Consider, for example, the matter of Rights which, like Good and Evil, exist as subjective impressions that our mind portrays to us as objective things.  The website of the Foundation for Economic Education has a regular “Arena” feature hosting debates on various topics, and a while back the question was, “Do Natural Rights Exist?”  The affirmative side was taken by Tibor Machan in a piece entitled, “Natural Rights Come From Human Nature.”  If you get the sinking feeling on reading this that you’re about to see yet another version of the naturalistic fallacy, unfortunately you would be right.  Machan sums up his argument in the final two paragraphs as follows:

We are all dependent upon knowing the nature of things so that we can organize our knowledge of the world. We know, for example, that there are fruits (a class of some kind of beings) and games (another class) and subatomic particles (yet another class) and so on. These classes or natures of things are not something separate from the things being classified, but constitute their common features, ones without which they wouldn’t be what they are. Across the world, for example, apples and dogs and chickens and tomatoes and, yes, human beings are all recognized for what they are because we know their natures even when some cases are difficult to identify fully, completely, or when there are some oddities involved.

So there is good reason that governments do not create rights for us—we have them, instead, by virtue of our human nature. And this puts a limit on what governments may do, including do to us. They need to secure our rights, and as they do so they must also respect them.

Is it just me, or is this transparent conflation of “is” and “ought” sufficiently obvious to any ten-year old?  Well, it must be me, because according to the poll accompanying the debate, 66% of the respondents thought that Machan “won” with this argument, according to which Natural Rights “evolved” right along with our hands and feet.  Obviously, since people “know in their bones” that Rights are real things, it doesn’t take a very profound argument to convince them that “it must be true.”  In a word, if you think that the world will sink into a fetid sewer of moral relativism and debauchery because there is no “grounding of morality,” I have good news for you.  It ain’t so.  If our moral equipment works perfectly well even when the only thing propping it up is such a flimsy post-hoc rationalization, it can probably get along just as well without one.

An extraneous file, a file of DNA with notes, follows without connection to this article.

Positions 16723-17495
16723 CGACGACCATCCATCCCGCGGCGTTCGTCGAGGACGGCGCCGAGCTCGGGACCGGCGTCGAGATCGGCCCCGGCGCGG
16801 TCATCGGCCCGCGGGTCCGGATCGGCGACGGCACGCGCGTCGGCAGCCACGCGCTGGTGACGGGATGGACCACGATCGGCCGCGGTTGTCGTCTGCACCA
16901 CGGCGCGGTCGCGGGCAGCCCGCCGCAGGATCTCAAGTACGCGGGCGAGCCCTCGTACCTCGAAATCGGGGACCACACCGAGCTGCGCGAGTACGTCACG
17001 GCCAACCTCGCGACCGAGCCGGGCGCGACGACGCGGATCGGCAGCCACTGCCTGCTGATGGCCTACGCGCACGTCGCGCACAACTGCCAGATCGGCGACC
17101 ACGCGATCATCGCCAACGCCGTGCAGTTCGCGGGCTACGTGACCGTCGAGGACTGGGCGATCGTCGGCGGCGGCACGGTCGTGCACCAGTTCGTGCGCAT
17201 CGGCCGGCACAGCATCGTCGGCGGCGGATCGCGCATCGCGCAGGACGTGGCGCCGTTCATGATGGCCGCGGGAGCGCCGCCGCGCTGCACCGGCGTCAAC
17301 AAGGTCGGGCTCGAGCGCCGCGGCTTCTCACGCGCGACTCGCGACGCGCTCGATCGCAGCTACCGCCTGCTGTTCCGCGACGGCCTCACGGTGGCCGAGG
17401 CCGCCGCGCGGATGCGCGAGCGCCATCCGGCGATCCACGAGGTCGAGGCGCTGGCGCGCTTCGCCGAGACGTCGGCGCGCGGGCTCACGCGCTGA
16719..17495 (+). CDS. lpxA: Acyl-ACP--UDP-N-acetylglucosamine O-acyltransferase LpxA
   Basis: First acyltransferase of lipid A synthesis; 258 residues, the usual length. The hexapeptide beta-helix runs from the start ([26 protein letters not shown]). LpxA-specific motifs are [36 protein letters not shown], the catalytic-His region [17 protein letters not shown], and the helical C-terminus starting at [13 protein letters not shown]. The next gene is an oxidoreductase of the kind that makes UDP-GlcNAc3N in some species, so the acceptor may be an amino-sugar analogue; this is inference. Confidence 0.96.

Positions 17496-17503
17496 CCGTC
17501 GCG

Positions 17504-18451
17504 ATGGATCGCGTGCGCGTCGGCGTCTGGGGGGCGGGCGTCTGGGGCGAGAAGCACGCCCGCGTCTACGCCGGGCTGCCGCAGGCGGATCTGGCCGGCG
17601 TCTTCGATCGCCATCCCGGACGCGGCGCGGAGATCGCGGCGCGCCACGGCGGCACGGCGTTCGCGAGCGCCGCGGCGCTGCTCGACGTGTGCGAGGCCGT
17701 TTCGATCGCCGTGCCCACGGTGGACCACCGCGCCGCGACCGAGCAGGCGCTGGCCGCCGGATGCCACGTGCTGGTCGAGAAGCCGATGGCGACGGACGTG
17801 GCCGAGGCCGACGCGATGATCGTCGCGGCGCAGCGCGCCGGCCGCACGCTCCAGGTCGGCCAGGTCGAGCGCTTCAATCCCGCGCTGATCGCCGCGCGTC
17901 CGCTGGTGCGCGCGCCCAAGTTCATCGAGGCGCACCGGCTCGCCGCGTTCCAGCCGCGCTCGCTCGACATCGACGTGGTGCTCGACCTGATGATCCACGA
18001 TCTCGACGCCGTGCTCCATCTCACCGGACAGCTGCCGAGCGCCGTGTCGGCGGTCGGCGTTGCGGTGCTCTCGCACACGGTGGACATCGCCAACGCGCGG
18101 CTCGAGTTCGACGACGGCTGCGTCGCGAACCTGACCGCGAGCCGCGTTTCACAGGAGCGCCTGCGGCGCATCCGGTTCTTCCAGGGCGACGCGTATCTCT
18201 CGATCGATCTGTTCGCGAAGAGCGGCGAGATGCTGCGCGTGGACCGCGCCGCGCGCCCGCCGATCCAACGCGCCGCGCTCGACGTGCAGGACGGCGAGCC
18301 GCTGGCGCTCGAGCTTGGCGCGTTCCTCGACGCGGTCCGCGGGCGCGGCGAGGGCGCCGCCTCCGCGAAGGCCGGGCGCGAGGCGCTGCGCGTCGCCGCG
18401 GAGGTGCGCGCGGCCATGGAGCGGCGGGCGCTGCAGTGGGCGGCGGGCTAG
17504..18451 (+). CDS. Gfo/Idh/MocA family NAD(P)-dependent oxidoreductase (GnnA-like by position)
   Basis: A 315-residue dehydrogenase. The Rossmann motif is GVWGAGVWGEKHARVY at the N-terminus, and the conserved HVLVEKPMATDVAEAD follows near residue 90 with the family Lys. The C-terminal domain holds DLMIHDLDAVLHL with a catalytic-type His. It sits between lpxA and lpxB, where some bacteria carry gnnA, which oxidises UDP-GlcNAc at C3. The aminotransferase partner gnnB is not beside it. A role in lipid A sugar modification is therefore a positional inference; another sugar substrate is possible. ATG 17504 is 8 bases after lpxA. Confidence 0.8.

An Appeal to Conservative Atheists: “C’mon, Man!”

No doubt sports fans are aware of the “C’mon Man” collections of the sports week’s worst bloopers and blown calls on ESPN.  That was my reaction on reading a piece entitled Yes, Atheism and Conservatism Are Compatible by fellow conservative atheist Charles C. W. Cooke at National Review Online.  The article was a reaction to the recent unceremonious eviction of the atheist group American Atheists from a booth at CPAC after they had been invited to attend by current Chair of the American Conservative Union, Al Cardenas.

Cooke started out well enough, quoting the Interdict by fire-breathing Christian zealot Brent Bozell that led to the eviction:

The invitation extended by the ACU, Al Cardenas and CPAC to American Atheists to have a booth is more than an attack on conservative principles.  It is an attack on God Himself.  American Atheists is an organization devoted to the hatred of God.  How on earth could CPAC, or the ACU and its board of directors, and Al Cardenas condone such an atrocity?

to which Cooke quite reasonably responds,

The particular merits of the American Atheists group to one side, this is a rather astounding thing for Bozell to have said. In just 63 words, he confuses disbelief in God for “hatred” for God — a mistake that not only begs the question but is inherently absurd (one cannot very well hate what one does not believe is there); he condemns an entire conference on the basis of one participant — not a good look for a struggling movement, I’m afraid; and, most alarmingly perhaps, he insinuates that one cannot simultaneously be a conservative and an atheist. I reject this idea — and with force.

and